Adventures in Tomato Grafting

Adventures in Tomato Grafting

Warning: super nerdy garden post ahead.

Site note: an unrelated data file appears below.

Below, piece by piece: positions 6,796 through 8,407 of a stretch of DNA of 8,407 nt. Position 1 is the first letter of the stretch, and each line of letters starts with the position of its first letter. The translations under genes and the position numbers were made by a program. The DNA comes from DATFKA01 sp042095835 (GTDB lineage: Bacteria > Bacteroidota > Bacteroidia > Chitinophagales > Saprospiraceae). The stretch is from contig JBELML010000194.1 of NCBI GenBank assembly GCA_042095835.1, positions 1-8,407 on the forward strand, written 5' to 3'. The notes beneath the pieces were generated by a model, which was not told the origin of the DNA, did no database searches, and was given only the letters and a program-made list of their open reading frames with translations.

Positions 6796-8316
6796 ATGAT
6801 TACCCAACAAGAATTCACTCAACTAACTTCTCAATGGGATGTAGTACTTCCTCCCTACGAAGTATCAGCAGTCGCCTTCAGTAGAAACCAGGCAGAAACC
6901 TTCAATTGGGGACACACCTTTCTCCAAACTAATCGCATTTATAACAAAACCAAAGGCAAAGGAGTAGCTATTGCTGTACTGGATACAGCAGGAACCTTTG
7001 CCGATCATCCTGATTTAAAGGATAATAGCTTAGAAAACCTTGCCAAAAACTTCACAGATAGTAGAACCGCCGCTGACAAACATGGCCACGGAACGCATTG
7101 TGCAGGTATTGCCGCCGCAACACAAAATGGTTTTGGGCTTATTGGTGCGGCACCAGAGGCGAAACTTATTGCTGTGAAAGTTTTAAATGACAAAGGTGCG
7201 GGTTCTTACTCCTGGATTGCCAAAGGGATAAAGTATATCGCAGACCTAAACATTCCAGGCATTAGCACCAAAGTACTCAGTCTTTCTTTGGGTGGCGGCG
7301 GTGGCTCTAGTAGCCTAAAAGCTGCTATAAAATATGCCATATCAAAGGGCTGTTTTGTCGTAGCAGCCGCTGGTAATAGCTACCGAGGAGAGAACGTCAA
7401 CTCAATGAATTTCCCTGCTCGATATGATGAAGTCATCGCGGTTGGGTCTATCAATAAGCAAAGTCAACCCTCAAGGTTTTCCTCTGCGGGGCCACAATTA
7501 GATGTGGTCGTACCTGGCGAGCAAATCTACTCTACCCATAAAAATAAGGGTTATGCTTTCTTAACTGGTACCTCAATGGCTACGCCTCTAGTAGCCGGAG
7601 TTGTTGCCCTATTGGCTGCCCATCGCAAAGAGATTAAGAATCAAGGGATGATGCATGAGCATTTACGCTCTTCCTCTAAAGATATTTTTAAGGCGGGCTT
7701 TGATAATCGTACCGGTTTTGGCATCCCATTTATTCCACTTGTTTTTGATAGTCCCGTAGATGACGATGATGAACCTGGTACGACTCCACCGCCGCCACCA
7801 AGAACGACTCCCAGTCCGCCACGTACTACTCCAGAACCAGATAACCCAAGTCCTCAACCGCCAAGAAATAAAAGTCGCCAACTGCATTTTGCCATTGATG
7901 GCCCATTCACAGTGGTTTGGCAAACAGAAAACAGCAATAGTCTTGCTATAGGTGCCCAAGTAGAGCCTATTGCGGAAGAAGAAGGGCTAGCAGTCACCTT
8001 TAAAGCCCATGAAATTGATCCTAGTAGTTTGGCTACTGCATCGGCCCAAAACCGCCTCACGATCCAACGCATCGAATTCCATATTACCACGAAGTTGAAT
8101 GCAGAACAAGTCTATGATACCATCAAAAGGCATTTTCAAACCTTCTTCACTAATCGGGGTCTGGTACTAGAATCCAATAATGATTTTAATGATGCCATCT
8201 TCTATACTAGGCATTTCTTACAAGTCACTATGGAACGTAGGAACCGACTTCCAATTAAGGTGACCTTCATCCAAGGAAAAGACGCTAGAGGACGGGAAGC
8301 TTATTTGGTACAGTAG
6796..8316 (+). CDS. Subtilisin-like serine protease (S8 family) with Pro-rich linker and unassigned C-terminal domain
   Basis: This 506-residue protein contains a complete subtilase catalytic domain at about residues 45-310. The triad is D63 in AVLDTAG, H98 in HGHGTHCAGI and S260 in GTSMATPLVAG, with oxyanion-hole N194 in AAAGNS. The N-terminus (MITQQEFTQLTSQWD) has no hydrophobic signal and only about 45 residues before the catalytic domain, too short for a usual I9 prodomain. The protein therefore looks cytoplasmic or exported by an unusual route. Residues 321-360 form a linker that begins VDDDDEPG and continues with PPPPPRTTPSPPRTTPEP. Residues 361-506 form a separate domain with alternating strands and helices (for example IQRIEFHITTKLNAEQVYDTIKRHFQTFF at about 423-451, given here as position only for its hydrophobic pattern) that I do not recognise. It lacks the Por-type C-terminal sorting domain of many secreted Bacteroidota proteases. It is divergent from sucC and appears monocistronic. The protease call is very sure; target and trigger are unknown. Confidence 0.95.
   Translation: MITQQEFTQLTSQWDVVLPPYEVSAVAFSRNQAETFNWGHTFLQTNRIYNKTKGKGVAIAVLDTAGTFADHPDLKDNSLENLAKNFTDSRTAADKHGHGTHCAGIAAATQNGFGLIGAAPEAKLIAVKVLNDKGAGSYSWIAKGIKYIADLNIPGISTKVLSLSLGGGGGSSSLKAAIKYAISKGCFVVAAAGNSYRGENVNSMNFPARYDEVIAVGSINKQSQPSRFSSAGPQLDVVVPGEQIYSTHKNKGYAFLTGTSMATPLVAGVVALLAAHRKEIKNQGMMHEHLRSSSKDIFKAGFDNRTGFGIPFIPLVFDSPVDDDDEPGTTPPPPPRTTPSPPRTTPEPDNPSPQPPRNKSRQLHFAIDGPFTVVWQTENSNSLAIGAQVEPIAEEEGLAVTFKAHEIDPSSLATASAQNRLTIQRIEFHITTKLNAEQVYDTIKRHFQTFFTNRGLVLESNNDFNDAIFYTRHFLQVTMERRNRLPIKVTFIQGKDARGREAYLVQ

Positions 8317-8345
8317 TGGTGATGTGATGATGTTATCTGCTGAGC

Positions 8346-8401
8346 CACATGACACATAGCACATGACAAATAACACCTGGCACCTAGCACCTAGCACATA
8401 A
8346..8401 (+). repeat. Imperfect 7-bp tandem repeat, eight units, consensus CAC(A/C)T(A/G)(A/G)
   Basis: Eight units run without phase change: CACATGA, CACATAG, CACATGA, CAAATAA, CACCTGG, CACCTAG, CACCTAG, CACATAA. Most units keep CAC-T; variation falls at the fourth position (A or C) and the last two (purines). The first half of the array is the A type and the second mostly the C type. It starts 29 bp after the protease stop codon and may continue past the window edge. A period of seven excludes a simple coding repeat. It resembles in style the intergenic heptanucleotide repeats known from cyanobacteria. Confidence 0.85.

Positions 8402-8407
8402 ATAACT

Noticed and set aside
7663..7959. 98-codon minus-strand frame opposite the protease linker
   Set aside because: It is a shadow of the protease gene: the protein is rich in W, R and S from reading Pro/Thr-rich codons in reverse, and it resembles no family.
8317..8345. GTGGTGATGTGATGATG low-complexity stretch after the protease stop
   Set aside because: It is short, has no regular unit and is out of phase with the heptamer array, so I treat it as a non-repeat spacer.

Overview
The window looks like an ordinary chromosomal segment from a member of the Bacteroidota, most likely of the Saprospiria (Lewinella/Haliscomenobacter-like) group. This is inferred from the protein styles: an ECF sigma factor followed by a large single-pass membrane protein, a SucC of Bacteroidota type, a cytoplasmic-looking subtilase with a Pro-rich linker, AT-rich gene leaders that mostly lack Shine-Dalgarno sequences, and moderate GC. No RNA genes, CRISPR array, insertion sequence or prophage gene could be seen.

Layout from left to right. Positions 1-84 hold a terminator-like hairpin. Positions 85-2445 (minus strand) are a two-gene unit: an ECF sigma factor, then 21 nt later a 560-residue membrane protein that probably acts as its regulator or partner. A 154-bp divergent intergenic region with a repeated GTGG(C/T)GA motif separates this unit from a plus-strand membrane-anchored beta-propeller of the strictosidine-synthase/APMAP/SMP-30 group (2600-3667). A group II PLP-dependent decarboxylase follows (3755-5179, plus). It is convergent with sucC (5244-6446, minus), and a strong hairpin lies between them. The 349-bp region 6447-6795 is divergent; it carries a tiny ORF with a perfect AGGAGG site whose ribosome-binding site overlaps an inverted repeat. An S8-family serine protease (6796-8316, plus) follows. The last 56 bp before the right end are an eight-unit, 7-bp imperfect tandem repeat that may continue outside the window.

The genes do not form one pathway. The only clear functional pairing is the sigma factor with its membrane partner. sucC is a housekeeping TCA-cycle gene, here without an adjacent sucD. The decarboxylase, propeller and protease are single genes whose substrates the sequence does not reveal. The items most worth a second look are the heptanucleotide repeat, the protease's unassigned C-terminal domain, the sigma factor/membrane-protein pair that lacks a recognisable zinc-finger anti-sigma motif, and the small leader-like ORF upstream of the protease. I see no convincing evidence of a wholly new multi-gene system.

I attended a workshop put on by the local ag extension office at the end of April.  The topic: Tomato Grafting.  I had a vague idea of what plant grafting involved, my knowledge limited to: 'I think it's when you splice together two different fruit trees...?'  Turns out you can do this with tomatoes too!  and lots of other types of plants.  I learned that, here in Utah, heirloom tomatoes can be difficult to grow as there are a lot of diseases present that try to make their lives difficult, especially verticillium wilt.  It is, in summary, a fungus that lives in the soil and there is not much you can do about it.  Enter: tomato grafting.  The idea behind tomato grafting is putting the heirloom tomato plant on a disease resistant "root stock" so the plant will have a fighting chance against diseases such as verticillium wilt.  There are varieties of tomatoes that have been bred to be resistant to certain diseases and you can usually find this information on the seed packet.  So, to give a very abbreviated overview, you start tomato seeds for the disease resistant tomato plant that you want to serve as your "root stock"; simultaneously, you start tomato seeds for the tomatoes that you actually want to grow and eat, i.e. an heirloom brandywine variety in this case.  You let them grow for 3 to 4 weeks. And then, grab a razor blade and...

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